Here's hoping the tradition comes back!  Some houses of worship have big bells up in a steeple. But we rang this wonderful gong instead. May there be peace.

Friday, September 6, 2013

Why so wishy-washy on war?

I had a strong reaction to Senator Markey's recent "present" vote on the question of war/peace (life/death) in Syria. It outraged me, really. Why become a US Senator only to punt on the most important question(s) to come your way?

But I've been thinking about Unitarian Universalist ministry.  We UUs (and we UU ministers) pride ourselves on being tolerant; on being reasonable; on being able to see different sides of issues; but ultimately we like to "stand on the side of love", as we say. That is where we try to take our stand, "on the side of love" as we see it.

Which brings us to the question of war.

Where do we stand when it comes to war, or to US military intervention in Syria?

We are all horrified at what al-Assad has done. And no one wants to "do nothing". It's an interesting phenomenon that sending missiles feels like "doing something", whereas diplomacy, humanitarian aid, etc. somehow is "doing less". I believe that our Culture of Violence has brainwashed us that "action" is "kicking ass and taking names"; an "action movie" is filled with violence, not people actively using hearts and minds to create a better world, after all. But I digress!

What should people of faith -- what, specifically, should UUs -- suggest that we do in such a case as this? Is military intervention acceptable?

So often Christians (and those among the UUs who are UU Christians) look to Jesus for guidance, understandably.  What would Jesus do, we ask?  And it can be dubious to put 21st century questions to the Jesus test: What would Jesus say about abortion? about homosexuality? He said nothing about these things, so it is dangerous (and questionable) to try to use Jesus to make our abortion and same sex marriage cases (on either side of the issue).  But one thing Jesus said LOTS about is violence. And it was consistent. He was always against violence.  (I think of the words of Normon Solomon who said, "War becomes perpetual when it is used as a rationale for peace"... and then I get cynical and think that we are turning the "Prince of Peace" into the "Prince of Perpetual War for Perpetual Peace".)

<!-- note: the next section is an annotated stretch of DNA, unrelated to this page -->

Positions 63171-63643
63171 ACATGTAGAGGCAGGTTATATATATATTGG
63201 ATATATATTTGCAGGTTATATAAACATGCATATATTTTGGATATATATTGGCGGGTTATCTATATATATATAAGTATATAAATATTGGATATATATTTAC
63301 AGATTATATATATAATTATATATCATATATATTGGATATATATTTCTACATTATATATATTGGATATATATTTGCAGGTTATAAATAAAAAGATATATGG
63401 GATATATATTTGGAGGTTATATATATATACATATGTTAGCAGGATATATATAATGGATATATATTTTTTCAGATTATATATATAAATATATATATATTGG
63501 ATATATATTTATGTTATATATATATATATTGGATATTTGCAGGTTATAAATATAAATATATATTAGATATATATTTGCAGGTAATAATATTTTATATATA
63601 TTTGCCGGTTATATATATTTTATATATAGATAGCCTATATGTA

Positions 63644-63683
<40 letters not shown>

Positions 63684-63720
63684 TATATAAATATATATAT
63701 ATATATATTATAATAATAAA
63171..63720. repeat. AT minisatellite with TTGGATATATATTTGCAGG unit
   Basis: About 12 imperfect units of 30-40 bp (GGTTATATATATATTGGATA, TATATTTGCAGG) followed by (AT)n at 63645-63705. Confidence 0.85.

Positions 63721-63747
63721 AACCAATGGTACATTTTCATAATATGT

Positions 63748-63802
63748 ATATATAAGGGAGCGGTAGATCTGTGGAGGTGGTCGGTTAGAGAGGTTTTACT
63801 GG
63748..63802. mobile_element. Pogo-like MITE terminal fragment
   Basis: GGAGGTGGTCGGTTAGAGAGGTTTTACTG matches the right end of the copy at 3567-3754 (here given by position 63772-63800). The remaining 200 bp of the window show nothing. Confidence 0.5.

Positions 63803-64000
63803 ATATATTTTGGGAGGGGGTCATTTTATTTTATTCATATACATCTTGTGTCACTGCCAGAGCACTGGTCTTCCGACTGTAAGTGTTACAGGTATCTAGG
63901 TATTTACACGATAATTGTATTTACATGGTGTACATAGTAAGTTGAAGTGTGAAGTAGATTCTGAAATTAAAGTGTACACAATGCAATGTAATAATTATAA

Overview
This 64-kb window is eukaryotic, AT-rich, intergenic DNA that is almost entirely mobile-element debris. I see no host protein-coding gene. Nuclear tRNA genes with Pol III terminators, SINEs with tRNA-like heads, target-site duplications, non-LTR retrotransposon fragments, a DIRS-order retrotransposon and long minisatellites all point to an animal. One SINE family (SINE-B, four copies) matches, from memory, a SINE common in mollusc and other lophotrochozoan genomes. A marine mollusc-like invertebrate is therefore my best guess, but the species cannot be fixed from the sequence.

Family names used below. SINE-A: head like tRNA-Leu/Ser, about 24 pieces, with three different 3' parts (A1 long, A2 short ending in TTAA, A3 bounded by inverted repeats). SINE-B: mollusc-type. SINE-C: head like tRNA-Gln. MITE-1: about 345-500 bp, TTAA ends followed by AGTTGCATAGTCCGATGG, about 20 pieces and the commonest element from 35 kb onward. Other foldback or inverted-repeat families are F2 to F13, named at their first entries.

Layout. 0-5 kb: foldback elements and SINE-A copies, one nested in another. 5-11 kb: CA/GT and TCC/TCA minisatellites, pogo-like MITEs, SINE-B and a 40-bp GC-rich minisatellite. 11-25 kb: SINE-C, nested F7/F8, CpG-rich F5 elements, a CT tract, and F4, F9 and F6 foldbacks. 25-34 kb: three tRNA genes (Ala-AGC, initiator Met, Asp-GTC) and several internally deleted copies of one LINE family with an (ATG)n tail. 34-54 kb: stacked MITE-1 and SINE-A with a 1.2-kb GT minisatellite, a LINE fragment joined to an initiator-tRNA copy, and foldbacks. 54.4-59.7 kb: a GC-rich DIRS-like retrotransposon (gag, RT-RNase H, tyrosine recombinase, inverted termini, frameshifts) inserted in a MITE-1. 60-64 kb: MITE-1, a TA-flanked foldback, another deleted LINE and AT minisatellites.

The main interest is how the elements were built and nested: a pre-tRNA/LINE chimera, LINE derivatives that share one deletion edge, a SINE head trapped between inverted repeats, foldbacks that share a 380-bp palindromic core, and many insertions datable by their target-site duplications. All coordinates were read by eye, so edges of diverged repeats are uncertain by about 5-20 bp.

But then we think, Jesus lived 2000+ years ago. He couldn't have understood, or been thinking about, modern warfare... modern politics... chemical weapons... etc.

I still think his stance on violence (against it!) is about as clear as any stance he took (according to the gospel accounts of his life).  But it is true that he lived a long, long time ago.

But what about Gandhi and Martin Luther King, Jr.? Most people of faith I know -- and virtually all the UUs I know -- revere these two men.  Their stances against violence and war -- all violence and war -- could not have been more clear.  And they were men of the 20th century, not so long ago.  They were even contemporaries of some of us (though not quite me; my mother was pregnant with me when Martin Luther King was shot).  These leaders, in their zeal for peace, did not "do nothing". On the contrary, they literally changed the world with non-violence (non-violent resistance).  They both paid for their powerful successes with their lives, tragically.

Why then is war an issue "on which we can reasonably disagree"?  Why do we abandon our faith and moral traditions and get policy-wonky about war? 

We have seven Unitarian Universalist principles, and to me, they all point toward non-violence and the goal of peace. I hope we do not become a people of seven principles and no principle. Let's not punt on the question of war.